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Live Cargo: A state of war

Millions of Africans were taken from their own countries and forced to work in the West Indies or in America. The slave trade dehumanised people – first making them into commodities and then slaves.

Olaudah Equiano was an enslaved African who bought his freedom. He lived in England and travelled round Britain campaigning against the slave trade. He wrote a book about his experiences which was widely read.

Equiano said: 'When you make men slaves you deprive them of half their virtue, you set them in your own conduct an example of fraud, rapine and cruelty, and compel them to live with you in a state of war …'

The slave ship

Olaudah Equiano:… the heat of the climate, added to the number in the ship, which was so crowded that each had scarcely room to turn himself, almost suffocated us … the air soon became unfit for respiration, from a variety of loathsome smells, and brought on a sickness among the slaves, of which many died …'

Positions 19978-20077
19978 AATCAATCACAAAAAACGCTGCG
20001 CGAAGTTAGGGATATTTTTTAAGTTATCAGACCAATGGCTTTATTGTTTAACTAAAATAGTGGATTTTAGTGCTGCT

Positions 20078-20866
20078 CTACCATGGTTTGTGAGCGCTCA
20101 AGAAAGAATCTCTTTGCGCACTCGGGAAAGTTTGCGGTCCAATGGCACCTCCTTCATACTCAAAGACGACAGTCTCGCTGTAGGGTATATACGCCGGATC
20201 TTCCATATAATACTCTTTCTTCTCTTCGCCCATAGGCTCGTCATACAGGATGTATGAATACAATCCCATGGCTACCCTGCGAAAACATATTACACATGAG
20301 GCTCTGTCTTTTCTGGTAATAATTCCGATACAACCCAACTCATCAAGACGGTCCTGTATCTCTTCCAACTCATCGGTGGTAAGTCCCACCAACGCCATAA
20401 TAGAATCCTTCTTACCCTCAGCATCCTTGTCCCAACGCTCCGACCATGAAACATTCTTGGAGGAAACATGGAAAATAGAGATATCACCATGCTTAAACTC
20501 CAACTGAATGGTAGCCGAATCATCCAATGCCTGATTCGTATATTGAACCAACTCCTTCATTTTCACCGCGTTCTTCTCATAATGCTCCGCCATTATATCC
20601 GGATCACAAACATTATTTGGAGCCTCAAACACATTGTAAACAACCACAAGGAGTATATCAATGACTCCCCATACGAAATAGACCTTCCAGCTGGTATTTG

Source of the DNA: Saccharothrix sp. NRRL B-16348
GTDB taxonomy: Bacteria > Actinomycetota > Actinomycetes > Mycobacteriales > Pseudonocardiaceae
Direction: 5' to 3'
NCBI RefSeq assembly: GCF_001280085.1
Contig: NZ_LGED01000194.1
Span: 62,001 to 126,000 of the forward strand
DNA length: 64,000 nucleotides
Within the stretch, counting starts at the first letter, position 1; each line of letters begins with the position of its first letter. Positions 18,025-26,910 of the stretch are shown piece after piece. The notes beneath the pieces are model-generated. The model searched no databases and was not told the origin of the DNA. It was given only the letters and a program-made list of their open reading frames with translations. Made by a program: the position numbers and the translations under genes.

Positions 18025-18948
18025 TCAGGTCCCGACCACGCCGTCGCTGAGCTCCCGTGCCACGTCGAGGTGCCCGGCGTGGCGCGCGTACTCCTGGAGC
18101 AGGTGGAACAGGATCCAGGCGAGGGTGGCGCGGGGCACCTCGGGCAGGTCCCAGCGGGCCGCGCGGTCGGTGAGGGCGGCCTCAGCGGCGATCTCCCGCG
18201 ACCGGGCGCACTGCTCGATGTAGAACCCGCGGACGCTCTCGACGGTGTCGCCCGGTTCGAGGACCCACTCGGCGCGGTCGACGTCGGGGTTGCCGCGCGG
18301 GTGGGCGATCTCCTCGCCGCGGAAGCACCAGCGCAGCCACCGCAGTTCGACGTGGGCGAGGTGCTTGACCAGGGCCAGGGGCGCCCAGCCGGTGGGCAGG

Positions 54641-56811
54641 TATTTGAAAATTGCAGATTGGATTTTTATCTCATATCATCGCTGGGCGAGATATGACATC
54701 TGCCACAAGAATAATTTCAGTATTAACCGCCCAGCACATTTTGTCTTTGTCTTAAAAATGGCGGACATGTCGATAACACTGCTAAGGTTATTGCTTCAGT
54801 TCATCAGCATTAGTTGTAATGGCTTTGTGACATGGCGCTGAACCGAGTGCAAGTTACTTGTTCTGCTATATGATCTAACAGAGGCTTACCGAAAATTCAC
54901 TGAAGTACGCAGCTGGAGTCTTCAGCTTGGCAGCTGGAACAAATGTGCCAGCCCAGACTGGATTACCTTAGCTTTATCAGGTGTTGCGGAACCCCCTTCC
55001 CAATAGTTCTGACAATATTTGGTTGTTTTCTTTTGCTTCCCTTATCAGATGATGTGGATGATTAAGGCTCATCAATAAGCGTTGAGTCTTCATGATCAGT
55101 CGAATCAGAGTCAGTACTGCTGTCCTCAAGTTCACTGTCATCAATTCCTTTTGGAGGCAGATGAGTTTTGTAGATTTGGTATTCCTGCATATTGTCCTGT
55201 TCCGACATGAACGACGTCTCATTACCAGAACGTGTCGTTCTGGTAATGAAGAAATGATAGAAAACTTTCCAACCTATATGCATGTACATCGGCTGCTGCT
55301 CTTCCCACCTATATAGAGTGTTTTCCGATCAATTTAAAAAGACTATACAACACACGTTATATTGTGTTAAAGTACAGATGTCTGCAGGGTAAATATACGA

William Allason to brother Robert Allason, of Greenbank House:'… There is a good deal of money made here by buying Negroes from off ships in quantity … after keeping them for a few weeks from £25 to £50 is common … I will draw on you for £500 and divide the profits.'

On reaching land

Olaudah Equiano: 'It is very common, particularly in St Kitts, for the slaves to be branded with the initial letters of their master’s name; and a load of heavy iron hooks hung about their necks … often instruments of torture … [are used, such as the] … iron muzzle, thumb-screws, etc.'

William Allason to Robert Allason: 'My property tho in land and slaves I expect will with ease enable me to slide through life …'

Click here to find out more about Scotland and the slave trade